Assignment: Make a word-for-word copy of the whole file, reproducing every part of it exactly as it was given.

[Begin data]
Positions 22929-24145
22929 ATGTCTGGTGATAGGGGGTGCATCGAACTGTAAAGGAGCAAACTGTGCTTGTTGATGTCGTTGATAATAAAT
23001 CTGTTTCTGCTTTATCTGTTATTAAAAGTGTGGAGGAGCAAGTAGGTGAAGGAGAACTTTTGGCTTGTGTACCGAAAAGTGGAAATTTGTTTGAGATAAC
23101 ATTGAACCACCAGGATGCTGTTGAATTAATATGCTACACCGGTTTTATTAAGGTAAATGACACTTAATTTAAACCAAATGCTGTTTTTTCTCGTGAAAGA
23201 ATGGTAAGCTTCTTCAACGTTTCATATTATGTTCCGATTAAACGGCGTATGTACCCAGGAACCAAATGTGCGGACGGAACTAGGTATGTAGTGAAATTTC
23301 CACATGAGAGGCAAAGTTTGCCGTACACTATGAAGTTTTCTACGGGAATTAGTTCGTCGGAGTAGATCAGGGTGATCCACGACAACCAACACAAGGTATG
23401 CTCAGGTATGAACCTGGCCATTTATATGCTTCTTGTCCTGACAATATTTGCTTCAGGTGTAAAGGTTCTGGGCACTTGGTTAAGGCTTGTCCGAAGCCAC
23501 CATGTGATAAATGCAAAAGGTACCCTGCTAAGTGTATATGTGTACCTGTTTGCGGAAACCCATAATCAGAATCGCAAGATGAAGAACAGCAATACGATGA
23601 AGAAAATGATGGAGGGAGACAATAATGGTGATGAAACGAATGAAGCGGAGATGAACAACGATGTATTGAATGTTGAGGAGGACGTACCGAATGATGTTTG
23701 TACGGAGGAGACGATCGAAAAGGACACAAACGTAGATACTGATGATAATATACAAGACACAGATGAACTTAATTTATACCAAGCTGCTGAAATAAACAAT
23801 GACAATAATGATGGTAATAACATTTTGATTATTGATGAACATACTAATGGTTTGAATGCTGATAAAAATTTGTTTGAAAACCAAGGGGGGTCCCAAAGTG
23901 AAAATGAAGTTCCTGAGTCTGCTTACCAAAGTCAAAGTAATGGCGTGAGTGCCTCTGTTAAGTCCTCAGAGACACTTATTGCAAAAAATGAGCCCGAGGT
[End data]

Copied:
Positions 22929-24145
22929 ATGTCTGGTGATAGGGGGTGCATCGAACTGTAAAGGAGCAAACTGTGCTTGTTGATGTCGTTGATAATAAAT
23001 CTGTTTCTGCTTTATCTGTTATTAAAAGTGTGGAGGAGCAAGTAGGTGAAGGAGAACTTTTGGCTTGTGTACCGAAAAGTGGAAATTTGTTTGAGATAAC
23101 ATTGAACCACCAGGATGCTGTTGAATTAATATGCTACACCGGTTTTATTAAGGTAAATGACACTTAATTTAAACCAAATGCTGTTTTTTCTCGTGAAAGA
23201 ATGGTAAGCTTCTTCAACGTTTCATATTATGTTCCGATTAAACGGCGTATGTACCCAGGAACCAAATGTGCGGACGGAACTAGGTATGTAGTGAAATTTC
23301 CACATGAGAGGCAAAGTTTGCCGTACACTATGAAGTTTTCTACGGGAATTAGTTCGTCGGAGTAGATCAGGGTGATCCACGACAACCAACACAAGGTATG
23401 CTCAGGTATGAACCTGGCCATTTATATGCTTCTTGTCCTGACAATATTTGCTTCAGGTGTAAAGGTTCTGGGCACTTGGTTAAGGCTTGTCCGAAGCCAC
23501 CATGTGATAAATGCAAAAGGTACCCTGCTAAGTGTATATGTGTACCTGTTTGCGGAAACCCATAATCAGAATCGCAAGATGAAGAACAGCAATACGATGA
23601 AGAAAATGATGGAGGGAGACAATAATGGTGATGAAACGAATGAAGCGGAGATGAACAACGATGTATTGAATGTTGAGGAGGACGTACCGAATGATGTTTG
23701 TACGGAGGAGACGATCGAAAAGGACACAAACGTAGATACTGATGATAATATACAAGACACAGATGAACTTAATTTATACCAAGCTGCTGAAATAAACAAT
23801 GACAATAATGATGGTAATAACATTTTGATTATTGATGAACATACTAATGGTTTGAATGCTGATAAAAATTTGTTTGAAAACCAAGGGGGGTCCCAAAGTG
23901 AAAATGAAGTTCCTGAGTCTGCTTACCAAAGTCAAAGTAATGGCGTGAGTGCCTCTGTTAAGTCCTCAGAGACACTTATTGCAAAAAATGAGCCCGAGGT